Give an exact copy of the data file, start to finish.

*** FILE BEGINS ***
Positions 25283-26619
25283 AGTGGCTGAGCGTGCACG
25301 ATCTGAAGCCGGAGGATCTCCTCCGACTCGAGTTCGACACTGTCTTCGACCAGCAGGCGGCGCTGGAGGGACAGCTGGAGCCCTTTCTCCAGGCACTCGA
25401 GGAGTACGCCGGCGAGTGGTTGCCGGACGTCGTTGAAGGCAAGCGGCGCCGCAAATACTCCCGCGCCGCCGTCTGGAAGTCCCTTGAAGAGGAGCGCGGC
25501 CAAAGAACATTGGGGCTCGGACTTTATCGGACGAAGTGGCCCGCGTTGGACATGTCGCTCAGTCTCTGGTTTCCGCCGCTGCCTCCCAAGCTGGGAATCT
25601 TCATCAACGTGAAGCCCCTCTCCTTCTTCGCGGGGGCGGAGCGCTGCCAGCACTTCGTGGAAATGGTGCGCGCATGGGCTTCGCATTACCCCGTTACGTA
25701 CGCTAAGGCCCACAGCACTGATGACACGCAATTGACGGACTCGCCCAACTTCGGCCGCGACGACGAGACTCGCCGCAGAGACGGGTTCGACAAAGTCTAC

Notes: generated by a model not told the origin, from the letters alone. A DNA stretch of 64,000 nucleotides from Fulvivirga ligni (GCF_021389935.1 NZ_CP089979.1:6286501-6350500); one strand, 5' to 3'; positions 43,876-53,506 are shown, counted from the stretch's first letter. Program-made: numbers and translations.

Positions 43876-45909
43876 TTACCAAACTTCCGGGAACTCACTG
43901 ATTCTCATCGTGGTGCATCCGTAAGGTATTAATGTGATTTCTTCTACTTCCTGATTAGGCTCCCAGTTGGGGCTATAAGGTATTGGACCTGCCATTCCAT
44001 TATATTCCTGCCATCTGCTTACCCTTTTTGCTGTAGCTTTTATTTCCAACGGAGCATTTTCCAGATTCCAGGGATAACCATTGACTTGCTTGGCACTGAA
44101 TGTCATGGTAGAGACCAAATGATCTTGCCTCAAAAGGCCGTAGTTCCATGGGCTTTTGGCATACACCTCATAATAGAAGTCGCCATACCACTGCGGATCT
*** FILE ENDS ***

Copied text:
Positions 25283-26619
25283 AGTGGCTGAGCGTGCACG
25301 ATCTGAAGCCGGAGGATCTCCTCCGACTCGAGTTCGACACTGTCTTCGACCAGCAGGCGGCGCTGGAGGGACAGCTGGAGCCCTTTCTCCAGGCACTCGA
25401 GGAGTACGCCGGCGAGTGGTTGCCGGACGTCGTTGAAGGCAAGCGGCGCCGCAAATACTCCCGCGCCGCCGTCTGGAAGTCCCTTGAAGAGGAGCGCGGC
25501 CAAAGAACATTGGGGCTCGGACTTTATCGGACGAAGTGGCCCGCGTTGGACATGTCGCTCAGTCTCTGGTTTCCGCCGCTGCCTCCCAAGCTGGGAATCT
25601 TCATCAACGTGAAGCCCCTCTCCTTCTTCGCGGGGGCGGAGCGCTGCCAGCACTTCGTGGAAATGGTGCGCGCATGGGCTTCGCATTACCCCGTTACGTA
25701 CGCTAAGGCCCACAGCACTGATGACACGCAATTGACGGACTCGCCCAACTTCGGCCGCGACGACGAGACTCGCCGCAGAGACGGGTTCGACAAAGTCTAC

Notes: generated by a model not told the origin, from the letters alone. A DNA stretch of 64,000 nucleotides from Fulvivirga ligni (GCF_021389935.1 NZ_CP089979.1:6286501-6350500); one strand, 5' to 3'; positions 43,876-53,506 are shown, counted from the stretch's first letter. Program-made: numbers and translations.

Positions 43876-45909
43876 TTACCAAACTTCCGGGAACTCACTG
43901 ATTCTCATCGTGGTGCATCCGTAAGGTATTAATGTGATTTCTTCTACTTCCTGATTAGGCTCCCAGTTGGGGCTATAAGGTATTGGACCTGCCATTCCAT
44001 TATATTCCTGCCATCTGCTTACCCTTTTTGCTGTAGCTTTTATTTCCAACGGAGCATTTTCCAGATTCCAGGGATAACCATTGACTTGCTTGGCACTGAA
44101 TGTCATGGTAGAGACCAAATGATCTTGCCTCAAAAGGCCGTAGTTCCATGGGCTTTTGGCATACACCTCATAATAGAAGTCGCCATACCACTGCGGATCT